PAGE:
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“The West End is what brought people to Evanston. Everything east of Ridge was a swamp,” said Dick Peach at the Rotary Club International’s July 25 lunch meeting. Mr. Peach, a member both of the WestEnd Business Association and the Rotary Club of Evanston and owner of Dempster Auto Rebuilders, was one of the featured speakers at this month’s “Community Conversations” sponsored by the Rotarians. This month’s topic was Evanston’s West End.
Then: Manufacturing Mecca
In the early 1900s, when such large corporations as Clayton Mark and Company set up shop in the Dempster-Dodge area, people emigrated from Poland, Germany and elsewhere to produce the company’s wrought-steel pipe and water well supplies. Clayton Mark became Evanston’s largest employer with over 700 employees and created a $10 million manufacturing business that sold products worldwide. Other companies like Rustoleum, Youngstown Steel, Orange Crush and IRMCO also moved to Evanston’s West End and were “responsible for most of the growth in Evanston,” said Mr. Peach.
After that, the West End went through changes that, for a while, made it seem like a “dumping ground; it was kind of left behind,” said Rick Prinz of Nature’s Perspective Landscaping, who also spoke at the lunch on behalf of the WestEnd Business Association.
Now: Getting Organized
Good things happened when the area businesses came together. Susan Guderley and Dennis Marino, now retired neighborhood planners for the City, helped organize local owners to form the WestEnd Business Association four years ago. Before the group was born, “businesses didn’t really know each other,” said Mr. Prinz. Now, “business owners talk about issues in the area. We work together to improve and help the community,” he said.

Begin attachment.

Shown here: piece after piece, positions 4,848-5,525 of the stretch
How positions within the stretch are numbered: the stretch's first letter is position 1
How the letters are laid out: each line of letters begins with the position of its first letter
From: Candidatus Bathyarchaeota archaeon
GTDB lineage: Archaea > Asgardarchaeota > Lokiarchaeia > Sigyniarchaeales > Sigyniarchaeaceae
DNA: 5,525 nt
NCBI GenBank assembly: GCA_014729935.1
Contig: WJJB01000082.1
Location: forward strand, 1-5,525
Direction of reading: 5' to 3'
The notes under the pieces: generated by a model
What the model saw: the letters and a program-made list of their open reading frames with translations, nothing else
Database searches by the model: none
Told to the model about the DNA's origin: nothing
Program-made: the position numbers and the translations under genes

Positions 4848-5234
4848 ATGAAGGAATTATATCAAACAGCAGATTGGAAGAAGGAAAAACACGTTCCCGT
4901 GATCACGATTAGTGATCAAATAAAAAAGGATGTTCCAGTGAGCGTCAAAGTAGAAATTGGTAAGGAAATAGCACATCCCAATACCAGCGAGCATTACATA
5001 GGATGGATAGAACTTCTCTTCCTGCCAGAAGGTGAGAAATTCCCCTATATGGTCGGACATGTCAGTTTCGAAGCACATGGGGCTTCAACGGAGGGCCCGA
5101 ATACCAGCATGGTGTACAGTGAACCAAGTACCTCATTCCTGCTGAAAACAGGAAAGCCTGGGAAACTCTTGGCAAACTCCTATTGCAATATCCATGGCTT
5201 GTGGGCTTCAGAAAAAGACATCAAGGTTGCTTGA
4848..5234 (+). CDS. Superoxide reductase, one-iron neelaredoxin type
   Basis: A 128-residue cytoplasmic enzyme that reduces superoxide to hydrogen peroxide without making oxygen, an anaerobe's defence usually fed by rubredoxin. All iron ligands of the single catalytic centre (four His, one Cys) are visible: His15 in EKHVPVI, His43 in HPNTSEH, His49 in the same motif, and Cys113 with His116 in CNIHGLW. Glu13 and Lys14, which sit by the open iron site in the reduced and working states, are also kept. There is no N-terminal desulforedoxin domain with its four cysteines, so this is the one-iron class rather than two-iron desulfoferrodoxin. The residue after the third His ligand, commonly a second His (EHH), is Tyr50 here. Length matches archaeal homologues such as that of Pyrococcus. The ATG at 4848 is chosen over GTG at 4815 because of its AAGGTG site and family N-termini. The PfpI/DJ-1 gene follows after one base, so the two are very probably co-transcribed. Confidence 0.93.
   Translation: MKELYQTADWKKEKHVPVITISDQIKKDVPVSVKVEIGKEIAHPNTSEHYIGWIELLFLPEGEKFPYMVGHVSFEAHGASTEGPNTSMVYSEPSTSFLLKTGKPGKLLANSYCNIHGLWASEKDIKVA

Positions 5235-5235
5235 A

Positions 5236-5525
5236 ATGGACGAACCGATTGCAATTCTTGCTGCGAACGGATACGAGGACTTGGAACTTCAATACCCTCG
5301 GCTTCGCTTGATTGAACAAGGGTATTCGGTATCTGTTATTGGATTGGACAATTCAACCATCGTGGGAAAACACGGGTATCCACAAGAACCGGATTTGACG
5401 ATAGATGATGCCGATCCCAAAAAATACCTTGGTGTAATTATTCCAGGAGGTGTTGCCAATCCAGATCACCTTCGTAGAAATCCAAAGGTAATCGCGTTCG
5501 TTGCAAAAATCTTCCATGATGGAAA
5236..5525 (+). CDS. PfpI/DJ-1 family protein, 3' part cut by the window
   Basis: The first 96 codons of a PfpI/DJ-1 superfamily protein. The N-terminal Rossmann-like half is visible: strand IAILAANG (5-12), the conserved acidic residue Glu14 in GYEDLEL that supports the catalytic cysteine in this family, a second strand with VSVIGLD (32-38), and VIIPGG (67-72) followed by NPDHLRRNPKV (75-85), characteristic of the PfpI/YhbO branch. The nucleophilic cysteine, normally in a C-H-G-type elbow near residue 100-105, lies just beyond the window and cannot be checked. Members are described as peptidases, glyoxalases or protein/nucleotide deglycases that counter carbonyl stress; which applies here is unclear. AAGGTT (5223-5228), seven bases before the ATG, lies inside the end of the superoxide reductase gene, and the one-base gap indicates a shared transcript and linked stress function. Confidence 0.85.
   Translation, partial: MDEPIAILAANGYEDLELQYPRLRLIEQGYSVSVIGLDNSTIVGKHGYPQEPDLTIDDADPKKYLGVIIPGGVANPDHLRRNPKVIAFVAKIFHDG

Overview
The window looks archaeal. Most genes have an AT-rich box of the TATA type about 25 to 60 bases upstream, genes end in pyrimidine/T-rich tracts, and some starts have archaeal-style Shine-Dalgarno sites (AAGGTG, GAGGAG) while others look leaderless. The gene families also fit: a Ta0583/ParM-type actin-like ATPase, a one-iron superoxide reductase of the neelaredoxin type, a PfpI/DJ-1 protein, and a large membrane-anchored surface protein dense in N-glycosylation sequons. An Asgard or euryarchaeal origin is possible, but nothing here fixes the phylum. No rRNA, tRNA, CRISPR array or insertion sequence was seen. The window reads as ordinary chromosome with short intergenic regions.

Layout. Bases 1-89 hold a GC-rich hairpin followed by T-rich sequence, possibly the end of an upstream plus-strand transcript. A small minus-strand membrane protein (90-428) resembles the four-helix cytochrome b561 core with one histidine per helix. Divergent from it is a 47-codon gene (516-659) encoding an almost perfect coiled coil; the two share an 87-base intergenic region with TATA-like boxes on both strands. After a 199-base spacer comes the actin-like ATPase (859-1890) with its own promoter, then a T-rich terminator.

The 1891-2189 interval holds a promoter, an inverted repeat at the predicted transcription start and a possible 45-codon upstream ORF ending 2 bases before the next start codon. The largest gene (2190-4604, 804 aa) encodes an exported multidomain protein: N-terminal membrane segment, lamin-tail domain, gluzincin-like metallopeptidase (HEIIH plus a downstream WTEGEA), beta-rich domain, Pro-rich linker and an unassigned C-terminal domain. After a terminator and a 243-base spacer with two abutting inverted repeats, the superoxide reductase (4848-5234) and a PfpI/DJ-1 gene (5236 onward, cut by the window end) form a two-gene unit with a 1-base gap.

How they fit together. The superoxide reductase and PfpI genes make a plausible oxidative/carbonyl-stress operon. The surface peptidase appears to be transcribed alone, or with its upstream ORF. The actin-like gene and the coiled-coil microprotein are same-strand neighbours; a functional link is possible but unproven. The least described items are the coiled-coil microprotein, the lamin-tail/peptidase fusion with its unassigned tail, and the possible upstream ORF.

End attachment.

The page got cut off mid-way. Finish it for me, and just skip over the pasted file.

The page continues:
West End businesses contribute 17 percent of tax revenue for the City, according to Patrick Hughes, owner of Inclusive Solutions and member of the Business Association. That “gives us more ability to ask [for services] – to be taken seriously,” said Mr. Hughes.
Since its inception, the WestEnd Business Association has done much to change the area. The group met with representatives from utility companies to improve infrastructure issues.
“We continually had power outages and brown-outs,” said Jennifer Kalas, president of IRMCO. The West End businesses have also called attention to traffic issues, working with the City to install sidewalks and stop signs to make the area “safer, more friendly,” Mr. Hughes said. The group is also making more connections with neighbors, hosting neighborhood clean-ups and block parties. A grant from the City allowed West End owners to install planters throughout the area.
“We also think it’s important for kids to see there is a life in manufacturing,” said Mr. Hughes.
“We’ve met with the superintendent for District 202 and discussed preparing kids for careers, not just college,” Mr. Prinz added.
Through the Association’s “Manufacturing Day,” students get to see firsthand what industry has to offer. Manufacturing is “stereotyped as a dirty, blue-collar, low-wage area of business,” said Tom Ward of Ward Manufacturing in a YouTube video promoting the event. “That’s just not so. Bringing these kids through here, they get to see the other side of manufacturing. … These people make good money,” he added.
The efforts of the WestEnd Business Association “help to bring in new business,” said Mr. Hughes. “[We’re also] building a sense of pride about the neighborhood.”
“The West End is making great strides due to the hard work and dedication of the business owners and residents,” said Second Ward Alderman Peter Braithwaite.
The Rotary Club of Evanston hosts monthly lunches featuring local speakers on local topics. “[We want to] build connections in the community and shine a light on what’s happening in Evanston,” said Rotary Club President Paul Larson. The meetings are open to Rotary members and to local residents. A schedule of events is available at www.evanstonrotary.org.